People die because they find living too painful.
There are no quick fixes to Indigenous poverty and social disaster.
Maoris now own over half the commercial fishing industry in New Zealand.
Yet there are thousands of Indigenous people searching for family members.
We are lagging far behind comparable countries in overcoming the disadvantages Indigenous people face.
Solutions will not be found while Indigenous people are treated as victims for whom someone else must find solutions.
Reconciliation requires changes of heart and spirit, as well as social and economic change. It requires symbolic as well as practical action.
We are seeing healing among the stolen generations, and initiatives which are enabling Indigenous people to make their distinctive contribution to our national life.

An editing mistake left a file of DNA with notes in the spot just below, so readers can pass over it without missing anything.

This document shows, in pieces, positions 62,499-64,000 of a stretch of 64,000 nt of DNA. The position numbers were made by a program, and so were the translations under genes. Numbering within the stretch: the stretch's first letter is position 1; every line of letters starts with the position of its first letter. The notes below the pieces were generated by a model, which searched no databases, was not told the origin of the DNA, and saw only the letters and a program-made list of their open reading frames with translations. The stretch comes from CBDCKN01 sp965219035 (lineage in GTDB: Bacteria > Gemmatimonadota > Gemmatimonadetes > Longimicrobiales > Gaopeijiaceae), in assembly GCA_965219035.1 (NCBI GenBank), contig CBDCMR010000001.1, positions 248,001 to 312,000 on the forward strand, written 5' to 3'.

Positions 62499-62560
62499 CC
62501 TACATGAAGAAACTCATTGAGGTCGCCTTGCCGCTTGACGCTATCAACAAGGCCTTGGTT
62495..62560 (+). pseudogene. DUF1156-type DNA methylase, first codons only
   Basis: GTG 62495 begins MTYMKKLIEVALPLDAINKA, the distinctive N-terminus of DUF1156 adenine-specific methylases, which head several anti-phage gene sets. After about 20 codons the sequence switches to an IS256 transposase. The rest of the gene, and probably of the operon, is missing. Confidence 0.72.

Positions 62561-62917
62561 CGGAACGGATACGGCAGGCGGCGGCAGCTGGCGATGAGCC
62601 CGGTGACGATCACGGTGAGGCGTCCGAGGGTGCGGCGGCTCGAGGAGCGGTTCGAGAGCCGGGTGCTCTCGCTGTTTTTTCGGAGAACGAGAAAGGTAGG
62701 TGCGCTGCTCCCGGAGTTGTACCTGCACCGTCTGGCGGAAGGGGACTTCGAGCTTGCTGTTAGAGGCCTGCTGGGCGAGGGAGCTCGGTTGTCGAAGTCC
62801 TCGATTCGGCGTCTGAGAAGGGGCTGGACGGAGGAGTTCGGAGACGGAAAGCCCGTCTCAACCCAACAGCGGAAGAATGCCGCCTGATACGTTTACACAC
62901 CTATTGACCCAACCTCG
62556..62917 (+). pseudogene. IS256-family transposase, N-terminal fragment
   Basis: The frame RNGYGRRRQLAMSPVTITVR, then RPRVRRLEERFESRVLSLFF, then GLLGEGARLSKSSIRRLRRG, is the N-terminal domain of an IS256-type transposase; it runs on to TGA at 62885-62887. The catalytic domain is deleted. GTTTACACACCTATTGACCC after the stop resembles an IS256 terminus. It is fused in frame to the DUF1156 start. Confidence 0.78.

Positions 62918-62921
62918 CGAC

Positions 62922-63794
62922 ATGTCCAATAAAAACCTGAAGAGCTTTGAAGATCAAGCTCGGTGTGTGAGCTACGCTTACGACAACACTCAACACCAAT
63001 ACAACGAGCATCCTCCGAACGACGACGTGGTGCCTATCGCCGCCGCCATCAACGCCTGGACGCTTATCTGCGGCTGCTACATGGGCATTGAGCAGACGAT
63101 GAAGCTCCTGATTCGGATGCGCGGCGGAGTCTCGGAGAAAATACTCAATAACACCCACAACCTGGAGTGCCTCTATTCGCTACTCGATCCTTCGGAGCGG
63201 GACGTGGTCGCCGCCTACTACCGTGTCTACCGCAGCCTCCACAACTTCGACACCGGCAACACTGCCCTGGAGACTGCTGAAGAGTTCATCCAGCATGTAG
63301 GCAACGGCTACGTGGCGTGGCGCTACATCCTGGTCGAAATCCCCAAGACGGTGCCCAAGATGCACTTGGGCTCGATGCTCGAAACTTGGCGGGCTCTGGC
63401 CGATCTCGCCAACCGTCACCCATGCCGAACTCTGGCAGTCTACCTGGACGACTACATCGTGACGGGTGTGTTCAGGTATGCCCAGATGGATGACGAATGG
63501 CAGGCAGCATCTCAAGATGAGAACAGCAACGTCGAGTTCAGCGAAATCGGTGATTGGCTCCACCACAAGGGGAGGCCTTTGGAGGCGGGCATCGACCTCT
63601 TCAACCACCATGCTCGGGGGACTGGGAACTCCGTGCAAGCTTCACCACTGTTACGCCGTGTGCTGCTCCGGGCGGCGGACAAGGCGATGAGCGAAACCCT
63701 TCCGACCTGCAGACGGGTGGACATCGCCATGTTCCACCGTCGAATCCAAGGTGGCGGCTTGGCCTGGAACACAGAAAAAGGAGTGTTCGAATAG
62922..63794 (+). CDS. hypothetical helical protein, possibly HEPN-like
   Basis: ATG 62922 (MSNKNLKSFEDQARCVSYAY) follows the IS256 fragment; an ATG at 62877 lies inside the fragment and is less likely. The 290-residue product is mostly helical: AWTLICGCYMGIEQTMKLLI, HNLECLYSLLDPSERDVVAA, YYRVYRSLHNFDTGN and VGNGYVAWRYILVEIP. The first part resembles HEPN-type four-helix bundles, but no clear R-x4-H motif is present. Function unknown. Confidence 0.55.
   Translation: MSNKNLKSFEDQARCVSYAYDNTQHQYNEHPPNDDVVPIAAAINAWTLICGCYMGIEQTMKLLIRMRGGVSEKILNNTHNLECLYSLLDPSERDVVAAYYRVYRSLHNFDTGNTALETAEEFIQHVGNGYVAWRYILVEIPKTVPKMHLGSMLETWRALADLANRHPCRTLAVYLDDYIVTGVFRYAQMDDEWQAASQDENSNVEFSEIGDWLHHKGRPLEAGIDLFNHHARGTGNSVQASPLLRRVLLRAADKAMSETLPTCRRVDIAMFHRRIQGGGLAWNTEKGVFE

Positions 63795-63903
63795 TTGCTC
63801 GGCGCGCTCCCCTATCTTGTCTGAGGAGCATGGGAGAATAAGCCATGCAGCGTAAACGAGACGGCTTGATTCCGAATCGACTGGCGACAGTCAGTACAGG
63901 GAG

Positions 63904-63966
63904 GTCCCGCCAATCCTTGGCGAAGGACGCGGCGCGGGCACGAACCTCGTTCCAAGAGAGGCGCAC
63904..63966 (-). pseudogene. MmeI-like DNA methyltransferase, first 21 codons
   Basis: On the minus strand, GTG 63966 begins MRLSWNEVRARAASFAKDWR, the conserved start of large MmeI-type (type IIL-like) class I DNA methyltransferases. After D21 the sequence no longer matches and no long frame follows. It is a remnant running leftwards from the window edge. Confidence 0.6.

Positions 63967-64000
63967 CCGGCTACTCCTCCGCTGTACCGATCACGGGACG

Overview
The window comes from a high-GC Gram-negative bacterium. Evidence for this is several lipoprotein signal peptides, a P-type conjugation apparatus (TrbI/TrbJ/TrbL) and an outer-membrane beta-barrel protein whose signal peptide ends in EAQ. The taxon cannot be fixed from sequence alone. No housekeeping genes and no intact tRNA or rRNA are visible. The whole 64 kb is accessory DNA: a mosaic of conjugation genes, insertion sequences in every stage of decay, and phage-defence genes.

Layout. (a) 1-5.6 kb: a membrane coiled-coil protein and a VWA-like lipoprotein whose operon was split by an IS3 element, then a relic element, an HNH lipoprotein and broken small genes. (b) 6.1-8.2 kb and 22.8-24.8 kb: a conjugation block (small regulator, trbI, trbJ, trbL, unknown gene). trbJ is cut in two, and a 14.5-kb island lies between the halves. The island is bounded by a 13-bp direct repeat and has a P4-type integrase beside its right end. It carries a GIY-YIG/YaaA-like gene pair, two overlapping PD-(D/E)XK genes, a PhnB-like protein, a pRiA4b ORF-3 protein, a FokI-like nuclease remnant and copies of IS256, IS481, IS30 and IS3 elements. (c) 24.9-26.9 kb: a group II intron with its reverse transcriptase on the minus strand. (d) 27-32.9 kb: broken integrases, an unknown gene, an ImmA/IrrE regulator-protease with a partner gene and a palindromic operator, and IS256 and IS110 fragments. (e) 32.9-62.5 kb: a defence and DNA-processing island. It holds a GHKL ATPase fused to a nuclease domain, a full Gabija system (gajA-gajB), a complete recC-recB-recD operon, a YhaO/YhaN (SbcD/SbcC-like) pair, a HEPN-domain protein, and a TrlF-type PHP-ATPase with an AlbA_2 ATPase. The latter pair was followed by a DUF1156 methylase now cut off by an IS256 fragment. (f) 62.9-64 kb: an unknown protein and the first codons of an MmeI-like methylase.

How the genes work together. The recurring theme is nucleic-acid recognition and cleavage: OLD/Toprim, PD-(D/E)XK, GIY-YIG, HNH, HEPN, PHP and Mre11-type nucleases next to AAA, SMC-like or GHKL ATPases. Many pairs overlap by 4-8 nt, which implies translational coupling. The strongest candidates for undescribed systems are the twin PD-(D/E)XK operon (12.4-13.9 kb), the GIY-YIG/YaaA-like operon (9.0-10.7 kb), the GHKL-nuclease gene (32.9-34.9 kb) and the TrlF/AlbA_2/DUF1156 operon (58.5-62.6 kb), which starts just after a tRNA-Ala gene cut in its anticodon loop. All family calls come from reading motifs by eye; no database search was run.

Sorry Day falls on the eve of Reconciliation Week, giving us the chance to ask whether we are making progress in the wider challenge of reconciling Indigenous and other Australians.
If we had, we would have realised sooner that Indigenous organisations are sometimes not the appropriate channel for programmes to help the stolen generations, because many of them play little part in Indigenous associations.